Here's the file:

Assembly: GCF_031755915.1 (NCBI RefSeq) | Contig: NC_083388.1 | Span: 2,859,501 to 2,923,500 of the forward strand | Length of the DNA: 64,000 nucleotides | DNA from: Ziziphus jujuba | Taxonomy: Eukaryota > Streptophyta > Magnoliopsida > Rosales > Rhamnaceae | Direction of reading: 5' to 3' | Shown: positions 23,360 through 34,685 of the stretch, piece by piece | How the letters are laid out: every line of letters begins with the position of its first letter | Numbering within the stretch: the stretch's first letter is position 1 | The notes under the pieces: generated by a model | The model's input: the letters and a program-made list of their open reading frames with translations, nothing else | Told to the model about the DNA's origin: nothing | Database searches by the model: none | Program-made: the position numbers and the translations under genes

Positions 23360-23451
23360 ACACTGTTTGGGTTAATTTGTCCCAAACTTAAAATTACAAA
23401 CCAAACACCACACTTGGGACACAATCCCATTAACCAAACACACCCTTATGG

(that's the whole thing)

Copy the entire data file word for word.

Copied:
Assembly: GCF_031755915.1 (NCBI RefSeq) | Contig: NC_083388.1 | Span: 2,859,501 to 2,923,500 of the forward strand | Length of the DNA: 64,000 nucleotides | DNA from: Ziziphus jujuba | Taxonomy: Eukaryota > Streptophyta > Magnoliopsida > Rosales > Rhamnaceae | Direction of reading: 5' to 3' | Shown: positions 23,360 through 34,685 of the stretch, piece by piece | How the letters are laid out: every line of letters begins with the position of its first letter | Numbering within the stretch: the stretch's first letter is position 1 | The notes under the pieces: generated by a model | The model's input: the letters and a program-made list of their open reading frames with translations, nothing else | Told to the model about the DNA's origin: nothing | Database searches by the model: none | Program-made: the position numbers and the translations under genes

Positions 23360-23451
23360 ACACTGTTTGGGTTAATTTGTCCCAAACTTAAAATTACAAA
23401 CCAAACACCACACTTGGGACACAATCCCATTAACCAAACACACCCTTATGG